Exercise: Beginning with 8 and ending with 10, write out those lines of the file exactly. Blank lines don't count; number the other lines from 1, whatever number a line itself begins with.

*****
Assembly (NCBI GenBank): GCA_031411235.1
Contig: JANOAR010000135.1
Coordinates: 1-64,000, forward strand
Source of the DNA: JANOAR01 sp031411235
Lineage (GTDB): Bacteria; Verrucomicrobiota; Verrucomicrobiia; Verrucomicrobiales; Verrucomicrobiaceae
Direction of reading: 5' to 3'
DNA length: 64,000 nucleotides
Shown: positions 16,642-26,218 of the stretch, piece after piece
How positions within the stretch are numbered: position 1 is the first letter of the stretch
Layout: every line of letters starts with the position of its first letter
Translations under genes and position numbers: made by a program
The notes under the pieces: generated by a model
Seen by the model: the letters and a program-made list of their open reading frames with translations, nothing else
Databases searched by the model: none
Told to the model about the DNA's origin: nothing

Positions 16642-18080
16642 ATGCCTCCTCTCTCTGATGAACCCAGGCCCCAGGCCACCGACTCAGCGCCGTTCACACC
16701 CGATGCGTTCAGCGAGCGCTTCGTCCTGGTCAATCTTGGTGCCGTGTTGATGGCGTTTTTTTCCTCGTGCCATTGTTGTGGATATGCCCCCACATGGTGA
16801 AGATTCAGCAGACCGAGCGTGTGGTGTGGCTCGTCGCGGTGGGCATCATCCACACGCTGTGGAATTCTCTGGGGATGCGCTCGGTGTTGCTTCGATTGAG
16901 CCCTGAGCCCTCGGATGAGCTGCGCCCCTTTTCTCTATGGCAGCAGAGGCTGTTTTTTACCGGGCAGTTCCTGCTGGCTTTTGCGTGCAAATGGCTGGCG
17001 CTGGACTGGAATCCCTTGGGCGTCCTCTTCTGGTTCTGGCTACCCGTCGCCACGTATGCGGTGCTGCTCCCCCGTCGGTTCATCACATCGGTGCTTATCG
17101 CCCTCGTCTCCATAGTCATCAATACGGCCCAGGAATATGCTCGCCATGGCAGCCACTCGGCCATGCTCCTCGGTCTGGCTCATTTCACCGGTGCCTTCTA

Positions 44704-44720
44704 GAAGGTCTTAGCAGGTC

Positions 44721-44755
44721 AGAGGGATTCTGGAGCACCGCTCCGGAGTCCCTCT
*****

Shown: positions 16,642-26,218 of the stretch, piece after piece
How positions within the stretch are numbered: position 1 is the first letter of the stretch
Layout: every line of letters starts with the position of its first letter